6.         The draft Regulations and Rules prepared by the consultants went through a rigorous legislative review which included their discussion by the Trade and Legal Experts from COMESA Member States in October 2002 in Mangochi (Malawi), and by the COMESA Trade and Customs Committee in October 2002 and February 2003 in Lusaka (Zambia).  The COMESA Legal Committee also discussed the draft texts in February 2003, again in Lusaka (Zambia), and the COMESA Ministers of Justice and Attorneys-General approved the drafts during the same month.  The COMESA Competition Regulations were adopted by the COMESA Council of Ministers in December 2004 and they became effective upon their publication in the COMESA Official Gazette Vol. 9 No.2 as Decision No. 43 in Notice No 2 of 2004.

7.         Please note that of importance is Article 10(2) of the Treaty which categorically states that: “A regulation shall be binding on all the Member States in its entirety.”  This means that Kenya as a COMESA Member State is bound by the Regulations and is obliged by Article 5(2)(b) “…..take steps to secure the enactment of and the continuation of such legislation to give effect to this Treaty and in particular to confer upon the Regulations of the Council the force of law and the necessary legal effect within its territory”.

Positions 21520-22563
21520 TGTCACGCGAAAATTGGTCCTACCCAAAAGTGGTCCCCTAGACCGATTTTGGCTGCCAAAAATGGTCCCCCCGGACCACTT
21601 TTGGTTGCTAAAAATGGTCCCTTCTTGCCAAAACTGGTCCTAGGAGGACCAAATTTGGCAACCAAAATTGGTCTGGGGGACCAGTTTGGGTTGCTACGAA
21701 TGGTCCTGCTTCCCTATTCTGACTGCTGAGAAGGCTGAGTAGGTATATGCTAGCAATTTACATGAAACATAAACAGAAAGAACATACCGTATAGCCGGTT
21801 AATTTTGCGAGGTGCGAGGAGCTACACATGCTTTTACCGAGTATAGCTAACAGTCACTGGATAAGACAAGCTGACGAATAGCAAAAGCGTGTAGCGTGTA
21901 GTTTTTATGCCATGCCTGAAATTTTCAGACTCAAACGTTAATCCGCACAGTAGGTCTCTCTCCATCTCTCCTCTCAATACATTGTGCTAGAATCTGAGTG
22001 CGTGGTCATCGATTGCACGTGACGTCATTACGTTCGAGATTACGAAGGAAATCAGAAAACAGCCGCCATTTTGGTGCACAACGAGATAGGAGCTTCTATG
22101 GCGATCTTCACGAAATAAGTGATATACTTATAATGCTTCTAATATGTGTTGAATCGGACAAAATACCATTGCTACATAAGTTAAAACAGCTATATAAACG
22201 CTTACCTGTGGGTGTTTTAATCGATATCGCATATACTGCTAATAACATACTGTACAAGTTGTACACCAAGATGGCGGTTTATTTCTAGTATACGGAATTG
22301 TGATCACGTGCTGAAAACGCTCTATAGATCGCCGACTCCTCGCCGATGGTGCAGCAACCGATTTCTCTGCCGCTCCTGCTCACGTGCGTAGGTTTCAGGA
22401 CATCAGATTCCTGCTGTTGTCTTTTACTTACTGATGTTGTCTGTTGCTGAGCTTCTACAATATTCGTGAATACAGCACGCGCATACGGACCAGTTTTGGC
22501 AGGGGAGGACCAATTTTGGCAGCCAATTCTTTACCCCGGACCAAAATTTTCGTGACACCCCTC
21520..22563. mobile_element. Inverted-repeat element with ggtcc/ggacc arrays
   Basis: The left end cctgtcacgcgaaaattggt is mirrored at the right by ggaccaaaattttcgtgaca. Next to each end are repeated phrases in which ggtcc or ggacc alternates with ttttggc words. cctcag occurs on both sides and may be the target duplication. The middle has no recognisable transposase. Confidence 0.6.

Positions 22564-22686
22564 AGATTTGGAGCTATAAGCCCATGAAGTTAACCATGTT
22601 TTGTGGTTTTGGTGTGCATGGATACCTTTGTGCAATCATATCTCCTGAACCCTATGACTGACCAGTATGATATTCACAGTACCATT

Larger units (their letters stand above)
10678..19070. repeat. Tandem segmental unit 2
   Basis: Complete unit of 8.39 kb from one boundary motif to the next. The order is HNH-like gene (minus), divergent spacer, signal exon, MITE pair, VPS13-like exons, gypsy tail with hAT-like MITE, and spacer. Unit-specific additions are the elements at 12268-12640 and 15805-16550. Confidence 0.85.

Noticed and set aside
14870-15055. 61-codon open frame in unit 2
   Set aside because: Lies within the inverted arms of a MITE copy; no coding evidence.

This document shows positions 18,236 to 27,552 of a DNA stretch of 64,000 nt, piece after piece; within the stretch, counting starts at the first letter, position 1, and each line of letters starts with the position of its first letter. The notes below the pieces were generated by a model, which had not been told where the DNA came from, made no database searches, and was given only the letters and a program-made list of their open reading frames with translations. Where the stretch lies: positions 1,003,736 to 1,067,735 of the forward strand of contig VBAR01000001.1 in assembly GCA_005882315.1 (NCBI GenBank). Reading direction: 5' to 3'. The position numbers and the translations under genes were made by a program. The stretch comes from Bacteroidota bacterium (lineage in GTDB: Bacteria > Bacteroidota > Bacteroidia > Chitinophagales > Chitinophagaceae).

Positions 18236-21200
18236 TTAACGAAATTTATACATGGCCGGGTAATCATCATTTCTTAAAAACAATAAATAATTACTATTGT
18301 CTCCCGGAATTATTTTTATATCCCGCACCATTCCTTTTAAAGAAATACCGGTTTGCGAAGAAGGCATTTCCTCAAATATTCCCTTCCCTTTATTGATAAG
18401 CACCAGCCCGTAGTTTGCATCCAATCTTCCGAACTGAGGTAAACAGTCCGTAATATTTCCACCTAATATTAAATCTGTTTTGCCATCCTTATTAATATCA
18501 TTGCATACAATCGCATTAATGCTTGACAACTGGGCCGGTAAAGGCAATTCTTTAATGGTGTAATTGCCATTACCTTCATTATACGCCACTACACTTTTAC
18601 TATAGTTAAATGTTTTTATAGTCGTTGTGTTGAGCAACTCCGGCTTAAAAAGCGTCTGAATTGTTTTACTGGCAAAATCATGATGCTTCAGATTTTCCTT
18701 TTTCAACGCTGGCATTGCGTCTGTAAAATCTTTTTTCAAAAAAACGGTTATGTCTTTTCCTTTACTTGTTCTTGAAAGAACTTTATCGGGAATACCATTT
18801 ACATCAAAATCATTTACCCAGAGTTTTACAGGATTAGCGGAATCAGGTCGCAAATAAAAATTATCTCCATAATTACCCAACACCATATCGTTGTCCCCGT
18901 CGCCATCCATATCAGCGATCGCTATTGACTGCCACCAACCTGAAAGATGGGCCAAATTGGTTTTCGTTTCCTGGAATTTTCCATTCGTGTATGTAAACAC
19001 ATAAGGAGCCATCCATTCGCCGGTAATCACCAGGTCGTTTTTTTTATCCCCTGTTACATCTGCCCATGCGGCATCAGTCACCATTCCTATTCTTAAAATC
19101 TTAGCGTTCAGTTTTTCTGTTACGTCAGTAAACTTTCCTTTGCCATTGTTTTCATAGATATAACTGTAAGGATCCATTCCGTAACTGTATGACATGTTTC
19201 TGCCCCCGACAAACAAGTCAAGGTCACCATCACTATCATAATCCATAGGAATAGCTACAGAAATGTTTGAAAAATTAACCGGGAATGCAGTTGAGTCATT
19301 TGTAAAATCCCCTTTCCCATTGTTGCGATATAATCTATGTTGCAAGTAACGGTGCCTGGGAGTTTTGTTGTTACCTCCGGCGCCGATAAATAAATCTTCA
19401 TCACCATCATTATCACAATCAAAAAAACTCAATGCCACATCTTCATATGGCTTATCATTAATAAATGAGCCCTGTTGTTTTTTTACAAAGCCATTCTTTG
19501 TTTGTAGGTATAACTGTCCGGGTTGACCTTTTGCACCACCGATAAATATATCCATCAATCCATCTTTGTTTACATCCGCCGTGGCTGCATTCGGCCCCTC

8.         We appreciate that under the Vienna Convention on the Law of Treaties 1969, the consent of a state to be bound by a treaty and therefore for the treaty to apply to the state at an international plane may be expressed by way of signature, exchange of instruments constituting a treaty, ratification, acceptance, approval or accession.  The Convention does not address the question of how States may then bring about the domestic implementation of the treaties which they have made applicable to them internationally.  The Convention leaves this question to be settled by each State, in accordance with its legal system.  Thus, “domestication” of treaties is a matter of national law and is not governed by international law.  A different process altogether is necessary in order for a treaty to be applicable at a domestic level.  Unless a treaty accepted by any Member State is incorporated into the domestic laws of that state, the rights and obligations contained in such a treaty are inapplicable and unenforceable domestically in the state concerned.  Most Member States constitution are the ones that state the position of the relationship between the treaty law and domestic law in the state’s legal system.

9.         Two major approaches, and some variations of them, may be identified with respect to the question of the status of treaties in domestic legal systems.  Some States follow the dualist approach to this question, while others follow the monist approach.

10.       Under the dualist approach, treaties are part of a separate legal system from that of the domestic law: They do not form part of domestic law directly. Thus, under this approach, a treaty to which a State has expressed its consent to be bound does not become automatically applicable within that State until an appropriate national legislation has been enacted to give the treaty the force of law domestically.  This is the so-called “act of transformation”, which has several ways for bringing about.  One of them is the direct incorporation of the treaty rules through a drafting technique which gives the force of law to specified provisions of the treaty or indeed the whole treaty, usually scheduled to the transforming act itself.  This is the approach which was inherited by Kenya and other commonwealth countries from the British practice, as the prime example.[1]